...and here is the story I found of a great-great-great-great uncle from the same branch of the family tree as the last blog entry who fought, was a prisoner of war, and fought again in the Civil War.
Charles Valentine Surfus was a private in Company E, 12th Regiment Iowa Volunteer Infantry during the Civil War. He was honorably discharged at Cherwalla, Tennessee on December 25, 1863. He immediately re-enlisted the very same day in Company E, 12th Regiment Iowa Volunteer Infantry as a veteran volunteer. It is surprising that he would re-enlist since he was taken a prisoner-of-war in the first really big battle of the war, the Battle of Shiloh (Pittsburgh Landing) Tennessee, which took place on April 6 and 7, 1862. The 8th, 12th, and the 14th Iowa Volunteers "composed four-fifths" of the troops that held fast under Benjamin Prentiss, in what became known as "The Hornet's Nest" in the battle. After some six hours of savage fighting, Prentiss, finding himself nearly surrounded by the enemy, surrendered his division at 5:30 in the afternoon of April 6. He surrendered some 2,200 men, half of his original force.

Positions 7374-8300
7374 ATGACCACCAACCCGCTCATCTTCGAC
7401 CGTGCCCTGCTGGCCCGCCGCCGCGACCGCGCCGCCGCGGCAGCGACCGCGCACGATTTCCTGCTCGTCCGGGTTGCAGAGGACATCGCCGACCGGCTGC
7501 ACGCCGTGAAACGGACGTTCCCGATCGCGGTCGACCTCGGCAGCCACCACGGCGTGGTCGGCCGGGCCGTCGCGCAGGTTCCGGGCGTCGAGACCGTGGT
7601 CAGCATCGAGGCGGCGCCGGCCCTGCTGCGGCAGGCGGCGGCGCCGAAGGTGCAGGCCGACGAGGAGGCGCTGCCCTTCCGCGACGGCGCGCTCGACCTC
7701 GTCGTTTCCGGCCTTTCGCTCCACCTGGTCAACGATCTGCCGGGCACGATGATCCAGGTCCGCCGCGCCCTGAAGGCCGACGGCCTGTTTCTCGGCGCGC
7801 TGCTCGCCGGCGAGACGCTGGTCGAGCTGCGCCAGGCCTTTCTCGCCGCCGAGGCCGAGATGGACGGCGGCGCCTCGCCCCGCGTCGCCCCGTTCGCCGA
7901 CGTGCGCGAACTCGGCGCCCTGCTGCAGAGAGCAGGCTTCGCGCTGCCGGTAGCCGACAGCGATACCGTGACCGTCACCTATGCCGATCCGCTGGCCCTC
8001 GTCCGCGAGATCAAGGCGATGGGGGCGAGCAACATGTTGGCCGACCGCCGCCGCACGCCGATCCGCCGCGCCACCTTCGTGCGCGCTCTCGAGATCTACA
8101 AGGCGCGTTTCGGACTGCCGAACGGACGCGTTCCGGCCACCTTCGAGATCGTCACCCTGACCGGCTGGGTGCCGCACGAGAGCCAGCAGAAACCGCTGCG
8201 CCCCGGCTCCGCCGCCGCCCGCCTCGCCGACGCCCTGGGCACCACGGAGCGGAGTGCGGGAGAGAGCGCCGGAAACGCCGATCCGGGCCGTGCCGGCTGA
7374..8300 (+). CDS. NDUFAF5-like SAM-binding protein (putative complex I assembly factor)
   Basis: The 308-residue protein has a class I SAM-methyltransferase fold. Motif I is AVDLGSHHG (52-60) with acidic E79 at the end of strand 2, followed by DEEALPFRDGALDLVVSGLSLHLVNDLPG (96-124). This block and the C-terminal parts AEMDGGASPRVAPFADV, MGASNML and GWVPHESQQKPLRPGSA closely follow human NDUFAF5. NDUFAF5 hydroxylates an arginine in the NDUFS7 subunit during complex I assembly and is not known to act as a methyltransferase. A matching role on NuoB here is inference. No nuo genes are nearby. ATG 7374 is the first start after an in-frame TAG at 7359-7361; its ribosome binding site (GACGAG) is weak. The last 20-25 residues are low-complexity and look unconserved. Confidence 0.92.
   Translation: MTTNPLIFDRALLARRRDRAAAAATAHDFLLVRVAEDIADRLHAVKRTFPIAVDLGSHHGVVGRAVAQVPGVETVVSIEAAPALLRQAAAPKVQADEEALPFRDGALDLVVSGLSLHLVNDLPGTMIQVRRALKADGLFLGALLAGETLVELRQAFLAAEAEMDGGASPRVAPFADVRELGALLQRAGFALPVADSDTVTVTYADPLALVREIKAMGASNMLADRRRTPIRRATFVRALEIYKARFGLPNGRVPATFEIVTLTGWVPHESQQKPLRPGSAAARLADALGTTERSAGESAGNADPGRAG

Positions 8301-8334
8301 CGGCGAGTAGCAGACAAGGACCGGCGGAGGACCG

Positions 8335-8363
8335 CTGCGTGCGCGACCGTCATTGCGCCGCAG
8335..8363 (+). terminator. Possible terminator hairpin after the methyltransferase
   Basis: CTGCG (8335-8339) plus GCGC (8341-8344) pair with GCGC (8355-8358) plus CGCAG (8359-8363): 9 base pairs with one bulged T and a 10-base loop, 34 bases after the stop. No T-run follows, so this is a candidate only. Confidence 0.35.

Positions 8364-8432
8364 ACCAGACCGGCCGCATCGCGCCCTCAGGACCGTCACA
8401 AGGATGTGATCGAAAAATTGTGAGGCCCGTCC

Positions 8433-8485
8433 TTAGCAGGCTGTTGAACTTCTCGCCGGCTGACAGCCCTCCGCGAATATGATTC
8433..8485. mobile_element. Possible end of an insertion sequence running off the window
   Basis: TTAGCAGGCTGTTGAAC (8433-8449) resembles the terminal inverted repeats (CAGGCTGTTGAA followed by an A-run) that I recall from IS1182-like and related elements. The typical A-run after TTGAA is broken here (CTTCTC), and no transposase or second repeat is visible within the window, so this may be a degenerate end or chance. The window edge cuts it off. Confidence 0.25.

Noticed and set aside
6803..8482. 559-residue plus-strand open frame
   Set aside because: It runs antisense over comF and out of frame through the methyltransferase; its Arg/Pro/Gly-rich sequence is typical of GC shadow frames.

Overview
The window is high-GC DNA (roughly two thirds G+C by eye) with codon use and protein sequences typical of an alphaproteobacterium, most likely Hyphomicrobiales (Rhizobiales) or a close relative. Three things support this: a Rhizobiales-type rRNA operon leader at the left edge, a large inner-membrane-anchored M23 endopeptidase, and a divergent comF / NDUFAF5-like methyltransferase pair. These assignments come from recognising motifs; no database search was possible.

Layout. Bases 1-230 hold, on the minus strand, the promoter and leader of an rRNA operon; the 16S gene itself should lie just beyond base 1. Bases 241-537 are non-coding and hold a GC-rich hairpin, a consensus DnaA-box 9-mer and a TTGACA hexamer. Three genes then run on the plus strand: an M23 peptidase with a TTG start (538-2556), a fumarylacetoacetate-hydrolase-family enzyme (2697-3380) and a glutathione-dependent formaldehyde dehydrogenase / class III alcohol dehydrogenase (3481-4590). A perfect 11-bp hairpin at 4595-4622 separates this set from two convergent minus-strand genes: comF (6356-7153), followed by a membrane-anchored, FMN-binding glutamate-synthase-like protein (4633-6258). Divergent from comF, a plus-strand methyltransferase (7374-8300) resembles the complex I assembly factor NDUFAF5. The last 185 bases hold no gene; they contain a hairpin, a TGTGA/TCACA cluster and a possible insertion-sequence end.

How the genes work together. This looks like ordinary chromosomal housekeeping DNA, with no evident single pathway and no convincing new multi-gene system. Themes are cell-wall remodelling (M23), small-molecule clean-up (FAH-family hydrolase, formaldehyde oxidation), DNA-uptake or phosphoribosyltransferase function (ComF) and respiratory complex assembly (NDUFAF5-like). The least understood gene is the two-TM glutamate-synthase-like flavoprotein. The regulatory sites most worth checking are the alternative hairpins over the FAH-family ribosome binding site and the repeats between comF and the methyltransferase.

After the surrender, Charles V. Surfus marched with the rest of the prisoners some five miles to the rear and "spent a stormy night in a cornfield." From there they were marched to Corinth, Mississippi, where they were put on a train and taken to Mobile, Alabama. At Mobile, the officers and troops were separated; the men whose rank was lieutenant or lower were sent to "loathsome prisons" in Alabama and the officers to Selma. Eventually Charles and all the others, officers and enlisted men alike, were paroled (i.e. exchanged) at Aiken's Landing, Virginia on October 17, 1862. They were rejoined with those men of the Twelfth not taken prisoner and wound up at the Siege of Vicksburg. There followed four more years of fighting, marching, raiding and guarding after which Charles was discharged a first sargeant on January 20, 1866 at Memphis Tennessee. Charles returned to Bristow, Iowa after his final discharge where he spent the rest of his life engaged in the occupation of farming until he died in 1878.
On a side note, his wife Amanda Ann Surfus died on December 15, 1915. Sometime before her death she had gotten up rather hurriedly from bed for some forgotten reason and stubbed her toe on the bed. She got gangrene in her toe and had her leg amputated. She lived about 48 hours after the operation and died in the hospital in Waverly, Iowa.